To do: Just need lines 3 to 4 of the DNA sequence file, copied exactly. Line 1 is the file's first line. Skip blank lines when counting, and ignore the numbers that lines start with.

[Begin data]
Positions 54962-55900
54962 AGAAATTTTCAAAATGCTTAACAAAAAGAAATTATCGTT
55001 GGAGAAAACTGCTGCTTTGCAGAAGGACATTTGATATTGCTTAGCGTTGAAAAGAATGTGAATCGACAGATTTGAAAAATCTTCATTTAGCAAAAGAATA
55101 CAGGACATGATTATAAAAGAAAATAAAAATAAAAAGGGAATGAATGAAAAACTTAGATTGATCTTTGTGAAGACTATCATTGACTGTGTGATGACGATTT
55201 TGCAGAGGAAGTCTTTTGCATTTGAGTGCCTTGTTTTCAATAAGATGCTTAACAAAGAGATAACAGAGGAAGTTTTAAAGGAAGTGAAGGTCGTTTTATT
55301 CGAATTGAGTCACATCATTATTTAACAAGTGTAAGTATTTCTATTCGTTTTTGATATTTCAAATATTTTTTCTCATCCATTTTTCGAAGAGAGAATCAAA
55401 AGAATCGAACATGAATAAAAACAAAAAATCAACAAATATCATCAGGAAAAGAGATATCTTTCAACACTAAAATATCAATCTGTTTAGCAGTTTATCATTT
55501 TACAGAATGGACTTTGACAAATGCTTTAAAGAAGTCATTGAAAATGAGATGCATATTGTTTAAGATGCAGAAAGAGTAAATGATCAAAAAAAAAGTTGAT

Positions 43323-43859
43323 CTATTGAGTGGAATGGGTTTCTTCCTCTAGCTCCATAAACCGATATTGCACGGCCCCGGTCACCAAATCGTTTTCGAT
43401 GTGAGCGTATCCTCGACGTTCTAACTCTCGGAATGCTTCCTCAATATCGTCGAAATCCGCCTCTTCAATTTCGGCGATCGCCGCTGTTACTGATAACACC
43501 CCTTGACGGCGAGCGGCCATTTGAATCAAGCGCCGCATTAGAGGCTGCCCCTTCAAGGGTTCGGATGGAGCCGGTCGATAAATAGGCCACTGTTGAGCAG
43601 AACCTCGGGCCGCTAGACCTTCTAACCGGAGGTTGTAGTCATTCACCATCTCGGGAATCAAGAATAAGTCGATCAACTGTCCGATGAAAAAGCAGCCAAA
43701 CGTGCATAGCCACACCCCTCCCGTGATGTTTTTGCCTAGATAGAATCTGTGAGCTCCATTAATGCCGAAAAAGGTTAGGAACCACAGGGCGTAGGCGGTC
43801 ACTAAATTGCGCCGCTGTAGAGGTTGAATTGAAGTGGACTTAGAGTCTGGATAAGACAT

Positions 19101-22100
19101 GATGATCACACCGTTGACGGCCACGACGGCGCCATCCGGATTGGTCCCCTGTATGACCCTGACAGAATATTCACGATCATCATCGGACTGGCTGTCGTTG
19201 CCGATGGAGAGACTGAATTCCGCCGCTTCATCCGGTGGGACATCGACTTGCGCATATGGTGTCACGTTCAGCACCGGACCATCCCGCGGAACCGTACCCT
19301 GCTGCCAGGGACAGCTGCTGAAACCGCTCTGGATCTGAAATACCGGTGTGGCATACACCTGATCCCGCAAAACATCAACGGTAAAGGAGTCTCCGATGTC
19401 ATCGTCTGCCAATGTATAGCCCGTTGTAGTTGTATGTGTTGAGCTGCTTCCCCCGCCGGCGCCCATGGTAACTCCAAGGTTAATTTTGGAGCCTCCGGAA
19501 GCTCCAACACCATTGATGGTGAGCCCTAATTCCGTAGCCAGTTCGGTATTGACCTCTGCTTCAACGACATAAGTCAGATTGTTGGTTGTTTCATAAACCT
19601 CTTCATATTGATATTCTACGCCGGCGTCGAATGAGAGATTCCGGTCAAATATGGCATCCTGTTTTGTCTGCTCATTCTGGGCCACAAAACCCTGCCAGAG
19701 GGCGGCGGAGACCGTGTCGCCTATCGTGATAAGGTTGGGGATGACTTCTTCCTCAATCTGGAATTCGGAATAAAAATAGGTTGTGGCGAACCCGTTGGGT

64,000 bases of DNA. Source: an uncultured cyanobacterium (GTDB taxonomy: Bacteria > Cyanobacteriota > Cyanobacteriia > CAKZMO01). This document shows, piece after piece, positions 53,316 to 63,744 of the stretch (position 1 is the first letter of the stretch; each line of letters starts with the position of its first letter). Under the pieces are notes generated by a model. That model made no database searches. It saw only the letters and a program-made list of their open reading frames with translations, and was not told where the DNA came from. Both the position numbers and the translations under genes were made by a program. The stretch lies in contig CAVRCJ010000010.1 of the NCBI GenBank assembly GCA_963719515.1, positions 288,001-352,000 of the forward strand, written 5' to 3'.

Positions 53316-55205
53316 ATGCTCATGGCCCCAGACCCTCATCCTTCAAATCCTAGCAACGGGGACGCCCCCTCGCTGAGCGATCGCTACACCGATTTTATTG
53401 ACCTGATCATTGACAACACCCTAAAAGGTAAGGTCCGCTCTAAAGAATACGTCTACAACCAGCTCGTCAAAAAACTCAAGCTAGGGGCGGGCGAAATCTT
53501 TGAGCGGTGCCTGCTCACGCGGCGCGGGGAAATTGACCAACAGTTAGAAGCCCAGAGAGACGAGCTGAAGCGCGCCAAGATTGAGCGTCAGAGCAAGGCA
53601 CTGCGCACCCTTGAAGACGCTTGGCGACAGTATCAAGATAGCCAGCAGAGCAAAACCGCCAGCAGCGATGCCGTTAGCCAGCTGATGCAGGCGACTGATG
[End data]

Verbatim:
55001 GGAGAAAACTGCTGCTTTGCAGAAGGACATTTGATATTGCTTAGCGTTGAAAAGAATGTGAATCGACAGATTTGAAAAATCTTCATTTAGCAAAAGAATA
55101 CAGGACATGATTATAAAAGAAAATAAAAATAAAAAGGGAATGAATGAAAAACTTAGATTGATCTTTGTGAAGACTATCATTGACTGTGTGATGACGATTT